Saturday, October 30, 2010

Good Kids

I looked out the living room window the other evening, wondering if my boy was in the yard working on his truck so I could call him in for dinner. He wasn't, but these guys were. All just hanging out, talking, checking out the high powered dirt bike that one of them had unloaded off the back of his truck. Our yard, and one of his friend's yards just around the corner, have become total "hang-outs" the past year or two for boys in the neighborhood and from school. A scene like this one is not unusual. The kids are a variety of ages, and from a variety of backgrounds, but they all have in common a love for working on cars and motors and riding fast bikes and four wheelers and snowmobiles and talking motors and trucks and cars, ripping things apart and putting them back together. My yard is a mess. It's full of tires, and old cars and trailers and all kinds of projects I would LOVE to have gone. I really would love my lawn to be a lawn, not the front yard of a chop shop, or in need of a fence to hide the car parts from the poor neighbors across the street.   However, when I looked out at these guys, I knew every one of them, and know that ANY one of them would give you the shirt off his back if you were in need of one. They are all good. kids. They carry in my groceries when I come home from the store if they are here. They help themselves to a bowl of stew if it's on the stove and they're hungry. The chase my dogs and bring them back when they get out. They don't use bad language around me. When my boy goes off to college next summer, I'm going to miss having my lawn back.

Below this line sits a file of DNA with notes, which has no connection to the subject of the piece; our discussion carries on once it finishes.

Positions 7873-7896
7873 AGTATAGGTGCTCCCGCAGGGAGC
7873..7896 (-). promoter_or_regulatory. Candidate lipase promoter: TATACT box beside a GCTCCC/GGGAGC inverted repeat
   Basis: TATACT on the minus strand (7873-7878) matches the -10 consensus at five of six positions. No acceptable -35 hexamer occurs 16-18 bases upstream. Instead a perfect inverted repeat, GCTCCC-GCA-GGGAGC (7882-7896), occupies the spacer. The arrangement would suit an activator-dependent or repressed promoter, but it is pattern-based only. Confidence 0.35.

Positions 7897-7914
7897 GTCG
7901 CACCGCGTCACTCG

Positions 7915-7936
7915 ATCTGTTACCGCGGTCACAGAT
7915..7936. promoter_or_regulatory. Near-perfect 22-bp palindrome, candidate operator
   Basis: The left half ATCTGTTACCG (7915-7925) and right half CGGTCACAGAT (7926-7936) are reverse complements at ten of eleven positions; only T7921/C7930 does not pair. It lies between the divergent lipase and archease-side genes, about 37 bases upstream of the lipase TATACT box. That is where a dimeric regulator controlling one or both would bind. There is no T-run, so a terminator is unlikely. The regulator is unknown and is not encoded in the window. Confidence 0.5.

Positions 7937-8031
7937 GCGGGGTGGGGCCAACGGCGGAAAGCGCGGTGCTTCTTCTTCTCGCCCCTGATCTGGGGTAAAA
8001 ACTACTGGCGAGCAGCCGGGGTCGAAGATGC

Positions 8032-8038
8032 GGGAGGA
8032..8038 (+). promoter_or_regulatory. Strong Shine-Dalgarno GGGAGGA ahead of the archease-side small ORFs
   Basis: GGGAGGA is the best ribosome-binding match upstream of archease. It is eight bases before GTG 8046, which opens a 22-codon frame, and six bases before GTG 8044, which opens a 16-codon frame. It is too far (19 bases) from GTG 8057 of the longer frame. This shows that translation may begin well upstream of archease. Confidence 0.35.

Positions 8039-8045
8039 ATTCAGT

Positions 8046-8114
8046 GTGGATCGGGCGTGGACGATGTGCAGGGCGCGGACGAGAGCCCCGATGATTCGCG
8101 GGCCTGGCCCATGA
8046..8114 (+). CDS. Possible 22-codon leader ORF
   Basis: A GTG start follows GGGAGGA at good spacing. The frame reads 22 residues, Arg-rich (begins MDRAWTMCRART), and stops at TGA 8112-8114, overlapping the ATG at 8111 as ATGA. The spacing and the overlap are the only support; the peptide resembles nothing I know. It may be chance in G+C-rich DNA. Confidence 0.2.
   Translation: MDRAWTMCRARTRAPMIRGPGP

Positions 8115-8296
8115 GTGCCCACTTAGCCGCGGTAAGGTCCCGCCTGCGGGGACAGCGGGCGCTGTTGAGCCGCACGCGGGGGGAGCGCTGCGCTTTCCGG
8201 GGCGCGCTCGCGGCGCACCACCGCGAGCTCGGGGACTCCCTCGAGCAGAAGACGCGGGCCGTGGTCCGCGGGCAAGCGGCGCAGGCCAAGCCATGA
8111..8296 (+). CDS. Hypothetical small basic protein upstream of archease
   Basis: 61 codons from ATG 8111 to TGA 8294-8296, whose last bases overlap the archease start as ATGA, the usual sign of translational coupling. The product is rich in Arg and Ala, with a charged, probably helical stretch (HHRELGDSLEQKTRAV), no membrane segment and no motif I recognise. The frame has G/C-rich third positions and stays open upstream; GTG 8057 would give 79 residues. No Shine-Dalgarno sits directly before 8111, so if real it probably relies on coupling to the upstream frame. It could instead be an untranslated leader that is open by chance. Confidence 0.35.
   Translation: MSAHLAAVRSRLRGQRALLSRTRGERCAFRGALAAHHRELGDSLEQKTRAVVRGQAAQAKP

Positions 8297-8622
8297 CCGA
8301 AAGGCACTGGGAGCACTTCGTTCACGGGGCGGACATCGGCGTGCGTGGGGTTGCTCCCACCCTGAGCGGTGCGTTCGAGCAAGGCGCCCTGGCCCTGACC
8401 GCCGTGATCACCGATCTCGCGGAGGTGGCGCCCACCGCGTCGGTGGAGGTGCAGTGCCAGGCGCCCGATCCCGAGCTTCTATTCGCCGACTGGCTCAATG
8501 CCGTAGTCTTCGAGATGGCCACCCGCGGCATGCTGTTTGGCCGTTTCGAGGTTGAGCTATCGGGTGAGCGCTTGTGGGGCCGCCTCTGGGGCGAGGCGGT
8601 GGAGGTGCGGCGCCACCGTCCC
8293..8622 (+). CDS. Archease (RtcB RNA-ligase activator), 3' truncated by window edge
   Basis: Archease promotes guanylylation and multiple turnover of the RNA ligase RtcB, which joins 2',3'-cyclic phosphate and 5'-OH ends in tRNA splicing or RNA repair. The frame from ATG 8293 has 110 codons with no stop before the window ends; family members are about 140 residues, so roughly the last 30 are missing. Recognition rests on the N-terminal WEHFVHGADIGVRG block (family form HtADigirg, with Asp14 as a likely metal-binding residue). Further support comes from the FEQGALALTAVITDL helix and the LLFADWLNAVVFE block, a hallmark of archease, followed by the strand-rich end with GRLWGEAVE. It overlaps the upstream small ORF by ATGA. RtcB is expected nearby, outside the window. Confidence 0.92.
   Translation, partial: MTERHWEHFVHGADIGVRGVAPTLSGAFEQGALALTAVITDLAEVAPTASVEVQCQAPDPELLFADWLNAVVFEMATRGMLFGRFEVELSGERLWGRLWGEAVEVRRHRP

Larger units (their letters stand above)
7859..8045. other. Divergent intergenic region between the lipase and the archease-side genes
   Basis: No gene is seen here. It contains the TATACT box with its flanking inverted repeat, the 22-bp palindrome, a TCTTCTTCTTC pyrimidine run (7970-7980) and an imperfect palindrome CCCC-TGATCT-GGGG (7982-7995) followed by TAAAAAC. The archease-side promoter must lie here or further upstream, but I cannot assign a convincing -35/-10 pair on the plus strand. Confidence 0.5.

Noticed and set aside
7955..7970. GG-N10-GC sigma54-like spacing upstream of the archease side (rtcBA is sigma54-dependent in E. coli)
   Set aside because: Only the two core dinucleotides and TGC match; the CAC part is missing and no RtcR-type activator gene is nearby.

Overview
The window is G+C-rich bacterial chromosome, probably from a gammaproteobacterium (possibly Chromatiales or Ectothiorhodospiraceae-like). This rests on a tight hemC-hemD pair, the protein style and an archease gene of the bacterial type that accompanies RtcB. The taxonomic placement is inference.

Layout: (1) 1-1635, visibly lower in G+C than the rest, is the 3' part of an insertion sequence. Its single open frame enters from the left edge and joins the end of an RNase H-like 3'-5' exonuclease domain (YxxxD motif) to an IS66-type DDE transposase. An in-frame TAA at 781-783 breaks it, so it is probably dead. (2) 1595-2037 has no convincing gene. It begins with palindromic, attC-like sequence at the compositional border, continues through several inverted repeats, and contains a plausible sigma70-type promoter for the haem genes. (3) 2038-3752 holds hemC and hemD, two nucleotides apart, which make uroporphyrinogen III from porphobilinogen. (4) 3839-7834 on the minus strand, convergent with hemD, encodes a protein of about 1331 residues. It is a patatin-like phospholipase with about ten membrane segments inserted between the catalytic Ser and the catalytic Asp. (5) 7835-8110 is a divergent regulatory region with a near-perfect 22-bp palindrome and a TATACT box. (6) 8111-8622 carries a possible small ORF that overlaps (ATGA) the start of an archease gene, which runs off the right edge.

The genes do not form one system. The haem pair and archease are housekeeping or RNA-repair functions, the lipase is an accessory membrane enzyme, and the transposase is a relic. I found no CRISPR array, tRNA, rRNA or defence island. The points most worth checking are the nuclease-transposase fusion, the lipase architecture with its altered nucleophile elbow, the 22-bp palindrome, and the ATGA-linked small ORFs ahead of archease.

Friday, October 29, 2010

Do You Know This Man?

Do you know this man? Funny story. I didn't. Not at all. A friend emailed me a picture of himself, standing next to a large, lfe-size cut-out of this guy. I thought to myself, "Who IS that man? He SEEMS familiar. I feel like I know him, but I can't quite put my finger on it. Is he a famous actor?"  Two different friends came in to my room at school while I was puzzling over it, and I asked them. Neither of them knew. One said, " Sean Connery?"  The other immediately said no to that, but couldn't come up with a name, either. I sent it on to my best friend who teaches at another school, and she immediately emailed back and said, "Oh, that's the Most Interesting Man in the World." 
Really? What makes him that, I had to ask. So she sent me a link to Wikipedia, and from there, after reading about him, and the Dos Equis beer ad campaign (VERY successful and smart advertising, I think), I came home and watched Youtube videos of the guy. I have never once seen ANY of these ads on TV, or heard of him, or seen anything about him. (Maybe because there is never anything on in our house except Fox News? And I'm thinking beer adverstising is probably not a big deal on that channel?) What a shame, because suddenly, this guy, and his created "persona" gave me all kinds of great, imaginative ideas for my life.
The premise is, this guy, who is no one famous at all in real life, just a bit-part actor in lots of past shows like Dallas, and old crime dramas, is, in each of these ads, "the world's most interesting man" !  He leads a life so full of adventures that he does things like have "an awkward moment once, just to see what it felt like," and is so interesting, "sharks have a week dedicated to him."  I think it's very funny.